Beaded Sun Catchers

  • 01 of 08

    Beaded Sun Catcher Project Instructions

    Sun Catcher
    Lisa Yang

    This project is a simplified version of the garden beaded wind chime. These beaded dangles work up super quick and look great scattered around your garden or patio. They can be hung on individual plants to help keep birds away since most birds don't like the movement or flash of the crystals or metal charms. They also look great in the windows of your house.

    Continue to 2 of 8 below.
  • 02 of 08

    Materials for a Beaded Sun Catcher

    Sun Catcher Materials
    Lisa Yang

    To make our beaded sun catchers, we use a variety of glass and faceted crystal beads, seed beads, embossed aluminum and copper hearts and handmade large S hook clasps. We think this is another great project to use up odds and ends or lower quality beads that may not lend themselves to jewelry. In our case, we buy a lot of bead assortments just to get an idea of the different bead shapes and colors so our stash has lots of possibilities for this project.

    We used 10 lb. smoke colored Fireline, a type of fishing line, to string our suncatchers―but we think any heavyweight line that can withstand the weather in your area will work. We like Fireline because it is not biodegradable and it is very strong.

    Continue to 3 of 8 below.
  • 03 of 08

    Threading the Beads and Charms

    Stringing Hearts
    Lisa Yang

    The only tricky part of this process is if you are using the embossed foil shapes—which we personally think add a great touch to the overall design. In order to hang the embossed foil shapes, you will need to stitch the beads through the foil to keep them attached. We considered using hot glue as an alternative, and we think that could work too—but stitching through was very easy and we had the needle and thread out anyway.

    You can create a hole in the embossing foil using an embroidery needle or similar pointy object.

    Add a stop bead to the end of your thread. We used a single strand of thread—great if your climate is very mild. If you get real weather (rain or snow), you may want to double your thread.

    If you want beads running down the center of your foil designs, thread a few seed beads before the charm as well as enough to reach the hole you made.

    Continue to 4 of 8 below.
  • 04 of 08

    Adding Beads to the Back of the Embossed Foil Charm

    Starting bead strand
    Lisa Yang

    Stitch through the hole in your charm and flip it over. Add enough seed beads to reach the next hole. Stitch through the hole to secure.

    For the most part, you want to add only as many seed beads as you need to reach the next hole—otherwise, there will be a gap between the charm and the beads and it may not hang straight.

    Continue to 5 of 8 below.
  • 05 of 08

    Add a Turn Around Bead at the End of the Strand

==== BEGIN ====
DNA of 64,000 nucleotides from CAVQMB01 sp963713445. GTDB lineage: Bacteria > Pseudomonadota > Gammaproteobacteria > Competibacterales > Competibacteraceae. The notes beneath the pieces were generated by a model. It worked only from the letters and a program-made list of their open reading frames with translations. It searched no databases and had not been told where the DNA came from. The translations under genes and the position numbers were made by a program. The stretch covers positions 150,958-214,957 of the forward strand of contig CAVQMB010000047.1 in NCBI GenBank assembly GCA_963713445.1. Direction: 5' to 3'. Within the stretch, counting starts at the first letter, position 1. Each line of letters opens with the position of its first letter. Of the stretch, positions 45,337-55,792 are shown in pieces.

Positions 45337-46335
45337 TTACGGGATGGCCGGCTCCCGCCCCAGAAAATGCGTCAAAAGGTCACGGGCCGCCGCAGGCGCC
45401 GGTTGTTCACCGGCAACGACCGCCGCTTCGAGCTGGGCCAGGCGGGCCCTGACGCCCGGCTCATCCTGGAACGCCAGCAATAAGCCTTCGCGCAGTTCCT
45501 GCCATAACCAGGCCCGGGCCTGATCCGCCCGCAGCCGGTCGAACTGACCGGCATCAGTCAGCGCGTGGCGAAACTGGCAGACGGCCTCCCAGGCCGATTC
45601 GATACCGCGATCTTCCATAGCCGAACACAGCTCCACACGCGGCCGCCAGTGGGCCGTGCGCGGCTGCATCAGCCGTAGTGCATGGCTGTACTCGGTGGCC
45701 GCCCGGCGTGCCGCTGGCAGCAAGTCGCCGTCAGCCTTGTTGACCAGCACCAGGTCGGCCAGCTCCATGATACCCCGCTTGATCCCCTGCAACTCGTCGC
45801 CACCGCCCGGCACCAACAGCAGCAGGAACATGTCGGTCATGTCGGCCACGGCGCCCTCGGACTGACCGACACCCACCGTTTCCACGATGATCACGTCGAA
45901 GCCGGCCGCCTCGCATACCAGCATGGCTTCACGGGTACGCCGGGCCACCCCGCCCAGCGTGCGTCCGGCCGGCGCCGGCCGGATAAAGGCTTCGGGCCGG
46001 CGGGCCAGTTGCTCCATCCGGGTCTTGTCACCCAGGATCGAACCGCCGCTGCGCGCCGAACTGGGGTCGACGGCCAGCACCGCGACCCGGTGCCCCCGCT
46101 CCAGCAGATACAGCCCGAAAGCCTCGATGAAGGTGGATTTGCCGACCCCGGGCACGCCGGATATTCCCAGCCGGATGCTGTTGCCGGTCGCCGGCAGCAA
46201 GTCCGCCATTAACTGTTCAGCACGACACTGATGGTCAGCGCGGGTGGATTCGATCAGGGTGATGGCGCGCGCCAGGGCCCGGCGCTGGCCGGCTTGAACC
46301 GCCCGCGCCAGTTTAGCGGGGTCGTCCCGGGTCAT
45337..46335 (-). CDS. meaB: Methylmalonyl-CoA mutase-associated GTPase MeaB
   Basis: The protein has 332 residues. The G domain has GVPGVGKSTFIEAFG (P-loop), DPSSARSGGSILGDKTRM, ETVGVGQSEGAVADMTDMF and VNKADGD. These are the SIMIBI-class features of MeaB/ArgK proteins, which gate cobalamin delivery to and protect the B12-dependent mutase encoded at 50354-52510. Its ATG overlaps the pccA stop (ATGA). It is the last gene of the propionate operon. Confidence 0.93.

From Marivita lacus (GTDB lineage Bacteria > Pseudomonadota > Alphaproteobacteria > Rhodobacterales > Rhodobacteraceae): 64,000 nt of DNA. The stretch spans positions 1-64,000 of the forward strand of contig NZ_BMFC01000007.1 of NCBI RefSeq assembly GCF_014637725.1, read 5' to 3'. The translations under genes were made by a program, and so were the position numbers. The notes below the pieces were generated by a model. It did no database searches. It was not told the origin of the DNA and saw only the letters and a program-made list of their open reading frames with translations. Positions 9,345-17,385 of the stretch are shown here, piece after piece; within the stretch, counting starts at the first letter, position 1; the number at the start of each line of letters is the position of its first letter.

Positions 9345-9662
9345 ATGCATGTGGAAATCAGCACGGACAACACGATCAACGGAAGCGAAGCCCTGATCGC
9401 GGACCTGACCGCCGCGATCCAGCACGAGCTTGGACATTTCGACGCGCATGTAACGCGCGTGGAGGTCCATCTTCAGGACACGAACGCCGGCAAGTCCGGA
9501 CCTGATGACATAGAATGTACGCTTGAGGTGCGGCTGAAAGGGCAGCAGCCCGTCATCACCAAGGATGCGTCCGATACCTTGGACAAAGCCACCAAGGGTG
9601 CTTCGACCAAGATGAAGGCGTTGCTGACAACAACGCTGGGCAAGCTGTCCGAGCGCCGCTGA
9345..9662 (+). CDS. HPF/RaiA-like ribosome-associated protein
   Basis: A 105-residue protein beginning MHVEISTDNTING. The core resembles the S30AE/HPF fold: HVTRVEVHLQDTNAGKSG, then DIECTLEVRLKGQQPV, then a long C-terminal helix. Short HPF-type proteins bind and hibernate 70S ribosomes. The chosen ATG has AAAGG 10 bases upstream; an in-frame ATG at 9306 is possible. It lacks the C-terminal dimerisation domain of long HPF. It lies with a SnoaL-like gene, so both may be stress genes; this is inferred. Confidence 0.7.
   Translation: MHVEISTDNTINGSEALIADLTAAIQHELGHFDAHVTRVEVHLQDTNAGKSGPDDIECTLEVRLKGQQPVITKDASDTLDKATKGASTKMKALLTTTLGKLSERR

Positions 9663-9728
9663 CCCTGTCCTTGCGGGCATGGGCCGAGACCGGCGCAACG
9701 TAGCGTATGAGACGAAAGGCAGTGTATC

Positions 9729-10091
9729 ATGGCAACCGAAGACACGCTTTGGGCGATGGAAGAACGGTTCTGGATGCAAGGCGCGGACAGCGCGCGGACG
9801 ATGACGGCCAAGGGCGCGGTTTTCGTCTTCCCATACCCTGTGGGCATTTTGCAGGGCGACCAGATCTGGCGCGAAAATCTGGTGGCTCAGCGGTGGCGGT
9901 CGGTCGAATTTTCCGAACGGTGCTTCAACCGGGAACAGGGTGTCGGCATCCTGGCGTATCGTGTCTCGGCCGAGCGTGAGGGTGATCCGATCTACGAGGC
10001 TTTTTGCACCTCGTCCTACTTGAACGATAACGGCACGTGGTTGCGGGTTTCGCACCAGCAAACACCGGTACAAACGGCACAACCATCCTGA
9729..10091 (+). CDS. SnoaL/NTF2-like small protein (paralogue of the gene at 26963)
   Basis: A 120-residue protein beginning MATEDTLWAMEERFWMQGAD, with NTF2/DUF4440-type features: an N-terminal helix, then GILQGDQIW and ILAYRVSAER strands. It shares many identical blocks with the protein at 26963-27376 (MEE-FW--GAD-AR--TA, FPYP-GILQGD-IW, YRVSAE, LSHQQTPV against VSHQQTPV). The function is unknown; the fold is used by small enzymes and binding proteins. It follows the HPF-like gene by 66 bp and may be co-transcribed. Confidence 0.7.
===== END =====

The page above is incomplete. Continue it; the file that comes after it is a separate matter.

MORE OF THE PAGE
Adding Beads and Hearts
    Lisa Yang

    Continue adding seed beads to cover the length of the foil charm plus a few extras. When your beaded strand has reached the right length, add a turn around bead. A turn around bead is just an extra, smaller bead used to secure all of the beads in place.

    Stitch back into the beads above the turn around bead going in the opposite direction to lock the beads in place.

    Continue to 6 of 8 below.
  • 06 of 08

    Stitching Beads to the Embossed Foil Charm

    Adding Beads and Hearts
    Lisa Yang

    In order to make the embossed foil charm hang evenly, you will need to lock it into place with more seed beads. We have done this a couple of different ways but found the easiest way is to string beads along the sides of the charm that we skipped on the first pass.  

    Exit a seed bead underneath the foil charm. Add enough seed beads to reach the hole on the side of the charm that has no beads at the bottom and stitch through the charm. Repeat on the other side.

    Continue to 7 of 8 below.
  • 07 of 08

    Finish Attaching the Charm

    Stringing Embossed Hearts
    Lisa Yang

    To finish attaching the decorative beads and charm, add enough seed beads to cover the charm and reach a seed bead above the charm. Stitch back through the seed bead and the rest of the beads in the strand until you reach the stop bead.

    Continue to 8 of 8 below.
  • 08 of 08

    Tie the Beaded Strand to an S Hook Clasp

    Sun Catcher
    Lisa Yang

    We topped off these sun catchers with large decorative S hook clasps that we made from 18g or 20g copper wire. The hook makes it easy to take the sun catchers down for cleaning or to bring them in for winter.

    We used an overhand knot to tie the cord to the clasp. We tied the knot several times and even looped the tail through a couple of times on some of the knots - like you do when making a surgeon's knot. Trim the thread tail and you are ready to hang your new beaded sun catcher.

    Make several of these sun catcher strands and combine them to make a more complex garden wind chime.